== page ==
impenetrable opacity of the real thing represented. This is a heart, these are lungs, these are breasts… the words, the images and the meanings insist on associating closely, but do not make the leap to simply showing us an organ « as is » without the layers of meanings we attach to it. Our sensory apprehension of the world is surreal (literally floating above the real) because our senses make the thing into an aesthetic object and so a symbol. The Vanity is a mirror to our shifting awareness of ourselves. By offering a multiple perceptions within each holograph, Katya Traboulsi offers the viewer elements and tools which enable him to reach a personal understanding. The viewer moves in front of the shifting work. His senses and mind in motion combine the fragments of inner and outer realities into an individually pertinent whole.
Zakaria Ramhani was born in Tangier in 1983. The son of a painter, he discovered very early the different painting techniques in his father’s studio. Deeply influenced by the way the religious conservatives criticized his father for making figurative art, Zakaria Ramhani chose to use and transform the Islamic tradition of calligraphy, whose abstract nature allowed artists to avoid violating the prohibition against figurative representation. Zakaria Ramhani got his diploma to become a fine art teacher in Tangier in 2003, and worked as a teacher, before giving up his work to devote himself entirely to his paintings.
Since 2007, he has been working on his project From Right to Left, in which he explores the relations between the art of portrait and the Arabic and Latin calligraphy. “I no longer painted pictures”, he said, “I wrote portraits”. Words and phrases of various size and colors are therefore superimposed and intertwined to create faces, bodies and figures. His large size portraits question the relationship between Identity and Otherness, Individuality, and deal with the role of the artist in the society.
Zakaria Ramhani’s works have been showed at the Word Into Art exhibition organized by the British Museum in London (2008), at Dak’art Biennale (Senegal, 2008), at the Cairo Biennale (2009), at the Intermoenia Extrart exhibition in Italy (2009), at the Barjeel Foundation (U.A.E, 2011). In 2012, his work was exhibited at the Barbican Gallery in London, and at the Institut du Monde Arabe in Paris. Some of his works have also been acquired by famous art collectors: the royal family of Morocco, Bank Al Maghrib’s museum, Jean-Paul Blachère’s foundation, Alain-Dominique Perrin. His paintings have been sold by fine arts auction houses, such as Christie’s Dubai or CMOOA Morocco. In 2010, he was listed by Artprice in the top ten artists aged under thirty who had achieved the highest auction results.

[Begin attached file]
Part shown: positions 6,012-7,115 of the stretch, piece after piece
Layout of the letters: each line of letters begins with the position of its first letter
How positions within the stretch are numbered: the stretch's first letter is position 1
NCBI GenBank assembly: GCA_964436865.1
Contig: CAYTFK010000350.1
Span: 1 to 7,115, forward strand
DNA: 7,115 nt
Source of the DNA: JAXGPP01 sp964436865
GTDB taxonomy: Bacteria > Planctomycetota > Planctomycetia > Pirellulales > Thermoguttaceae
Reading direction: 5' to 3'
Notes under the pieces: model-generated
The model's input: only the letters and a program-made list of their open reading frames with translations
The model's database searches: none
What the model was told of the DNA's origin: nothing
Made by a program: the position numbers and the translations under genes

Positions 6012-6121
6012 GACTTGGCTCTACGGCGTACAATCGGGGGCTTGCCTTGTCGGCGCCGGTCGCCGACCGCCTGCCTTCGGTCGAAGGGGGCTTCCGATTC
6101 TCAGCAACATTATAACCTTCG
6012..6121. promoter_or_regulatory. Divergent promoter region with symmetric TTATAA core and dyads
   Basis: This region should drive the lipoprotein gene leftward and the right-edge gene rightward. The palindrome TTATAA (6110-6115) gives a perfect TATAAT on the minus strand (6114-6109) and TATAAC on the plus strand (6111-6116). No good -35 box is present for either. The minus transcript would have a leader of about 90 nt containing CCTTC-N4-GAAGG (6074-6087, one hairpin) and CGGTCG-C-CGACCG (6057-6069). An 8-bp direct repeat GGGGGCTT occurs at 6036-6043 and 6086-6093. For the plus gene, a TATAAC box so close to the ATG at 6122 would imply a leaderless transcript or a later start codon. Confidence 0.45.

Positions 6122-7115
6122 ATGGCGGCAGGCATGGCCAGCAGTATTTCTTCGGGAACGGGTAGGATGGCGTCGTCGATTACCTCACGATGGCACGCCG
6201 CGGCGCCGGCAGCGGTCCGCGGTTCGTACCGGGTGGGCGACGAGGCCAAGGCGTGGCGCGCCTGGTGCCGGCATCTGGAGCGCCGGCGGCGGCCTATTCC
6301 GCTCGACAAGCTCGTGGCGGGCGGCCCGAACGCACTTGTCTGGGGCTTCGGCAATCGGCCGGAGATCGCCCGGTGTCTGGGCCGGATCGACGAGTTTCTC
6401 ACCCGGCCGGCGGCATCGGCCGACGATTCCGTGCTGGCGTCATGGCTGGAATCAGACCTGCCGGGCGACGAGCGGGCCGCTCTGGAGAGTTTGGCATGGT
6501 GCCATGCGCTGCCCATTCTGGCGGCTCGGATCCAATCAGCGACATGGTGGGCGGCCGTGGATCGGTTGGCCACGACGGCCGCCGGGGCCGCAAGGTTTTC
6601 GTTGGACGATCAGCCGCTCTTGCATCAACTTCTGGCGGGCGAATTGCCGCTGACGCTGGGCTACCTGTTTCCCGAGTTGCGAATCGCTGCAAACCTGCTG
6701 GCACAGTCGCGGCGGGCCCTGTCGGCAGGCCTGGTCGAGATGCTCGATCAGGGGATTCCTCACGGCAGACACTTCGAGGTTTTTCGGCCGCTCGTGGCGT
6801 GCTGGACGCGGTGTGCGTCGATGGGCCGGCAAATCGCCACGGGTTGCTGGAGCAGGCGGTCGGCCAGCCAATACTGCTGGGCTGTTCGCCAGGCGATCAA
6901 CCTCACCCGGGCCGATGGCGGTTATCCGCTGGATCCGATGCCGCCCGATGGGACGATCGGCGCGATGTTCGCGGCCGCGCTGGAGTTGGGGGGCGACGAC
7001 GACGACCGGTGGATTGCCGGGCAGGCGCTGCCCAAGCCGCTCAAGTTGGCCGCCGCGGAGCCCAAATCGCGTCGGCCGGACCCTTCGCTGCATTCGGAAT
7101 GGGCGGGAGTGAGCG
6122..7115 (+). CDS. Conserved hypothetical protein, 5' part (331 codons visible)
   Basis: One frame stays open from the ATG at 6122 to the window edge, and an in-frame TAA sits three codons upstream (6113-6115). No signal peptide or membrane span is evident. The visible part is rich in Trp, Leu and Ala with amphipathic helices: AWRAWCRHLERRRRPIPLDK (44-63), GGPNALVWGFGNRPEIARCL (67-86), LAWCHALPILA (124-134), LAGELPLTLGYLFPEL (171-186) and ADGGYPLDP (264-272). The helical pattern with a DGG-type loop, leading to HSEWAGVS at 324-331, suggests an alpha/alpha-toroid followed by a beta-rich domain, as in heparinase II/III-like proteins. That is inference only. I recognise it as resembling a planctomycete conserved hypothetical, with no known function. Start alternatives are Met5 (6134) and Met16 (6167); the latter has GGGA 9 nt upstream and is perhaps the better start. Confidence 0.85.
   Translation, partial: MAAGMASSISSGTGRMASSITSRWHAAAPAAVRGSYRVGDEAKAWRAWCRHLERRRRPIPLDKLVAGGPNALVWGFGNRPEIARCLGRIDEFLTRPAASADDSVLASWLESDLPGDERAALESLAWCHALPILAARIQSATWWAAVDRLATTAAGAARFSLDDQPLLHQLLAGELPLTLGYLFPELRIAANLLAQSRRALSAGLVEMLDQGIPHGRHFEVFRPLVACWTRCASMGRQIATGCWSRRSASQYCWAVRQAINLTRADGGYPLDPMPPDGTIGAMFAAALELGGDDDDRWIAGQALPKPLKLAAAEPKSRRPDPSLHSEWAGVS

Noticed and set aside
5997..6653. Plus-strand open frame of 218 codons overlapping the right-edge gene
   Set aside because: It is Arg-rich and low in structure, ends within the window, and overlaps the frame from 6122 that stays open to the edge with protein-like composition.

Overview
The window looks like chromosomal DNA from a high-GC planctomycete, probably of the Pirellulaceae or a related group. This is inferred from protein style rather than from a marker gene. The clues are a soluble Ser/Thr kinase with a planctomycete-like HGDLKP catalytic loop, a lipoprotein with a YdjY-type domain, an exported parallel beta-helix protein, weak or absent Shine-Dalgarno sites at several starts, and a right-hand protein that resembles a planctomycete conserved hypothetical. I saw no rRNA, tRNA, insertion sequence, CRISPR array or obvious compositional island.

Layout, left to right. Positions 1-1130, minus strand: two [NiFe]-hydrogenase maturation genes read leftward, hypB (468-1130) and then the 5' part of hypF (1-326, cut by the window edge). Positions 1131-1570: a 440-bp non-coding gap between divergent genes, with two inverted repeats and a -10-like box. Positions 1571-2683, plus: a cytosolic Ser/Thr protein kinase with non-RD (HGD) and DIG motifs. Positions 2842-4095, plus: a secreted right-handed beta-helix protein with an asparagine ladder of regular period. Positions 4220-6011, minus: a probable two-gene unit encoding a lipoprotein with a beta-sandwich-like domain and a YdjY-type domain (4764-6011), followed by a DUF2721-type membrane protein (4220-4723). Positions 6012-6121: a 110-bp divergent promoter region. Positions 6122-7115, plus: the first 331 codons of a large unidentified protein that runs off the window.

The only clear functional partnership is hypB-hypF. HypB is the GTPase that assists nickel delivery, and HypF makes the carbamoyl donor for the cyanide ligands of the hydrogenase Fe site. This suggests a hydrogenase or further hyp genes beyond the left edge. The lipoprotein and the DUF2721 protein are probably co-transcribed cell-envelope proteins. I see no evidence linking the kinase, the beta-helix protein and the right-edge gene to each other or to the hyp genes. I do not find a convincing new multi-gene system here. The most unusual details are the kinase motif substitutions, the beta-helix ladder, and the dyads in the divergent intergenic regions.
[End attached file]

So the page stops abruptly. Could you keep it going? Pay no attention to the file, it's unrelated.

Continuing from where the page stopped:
Lace, a feminine object and a production material, turns into sculptures under the hands of a male artist, Ozan Oganer, and creates a second dimension upon the surface of forms.
The works of Ozan Oganer have internalized the concept of ‘statue’ in its most classical meaning. Oganer is a great sculptor in many ways including his success in manual craft, his adherence to academic techniques, his meticulousness and his loyalty to anatomy. Technical faults do not exist in his statues or busts. What makes Ozan Oganer different is his choice of materials. His method of applying the lace creates a second dimension upon the surface of forms. This difference in details can clearly be seen as one comes into contact with his works. The statues of Oganer merge with the surrounding environment and the rhythm they capture along with light and colors; a sense of belonging and an existence within a different dimension. The transparent and camouflaging nature of lace takes on a whole new meaning as it meets light. Even though the works of the artist seem to “be able to exist on their own” to the casual observer, the thing that makes these transparent works of Oganer belong to the surroundings and that carries them to another extent is the light that illuminates them. The way light is used is capable of changing the way an artwork is perceived each time. This situation makes the works alive and strengthens motion. Oganer also colors the works that he has made by using lace…. Color entirely changes the way light is perceived. As the color choice of the artist gets darker, the inner world of the figure, (which can be observed from the holes in the lace) is made prominent whereas in lighter colors both the body and soul are illuminated to become much more transparent. The harmony or contrast between light and color appears as an element in Oganer’s works that underlines the concept of emptiness/fullness.
Ozan Oganer prefers to leave all of these circumstances to the observer’s perception… What’s important for him is how the observer is going to look at the “Transparent”: does it conceal, or does it reveal?…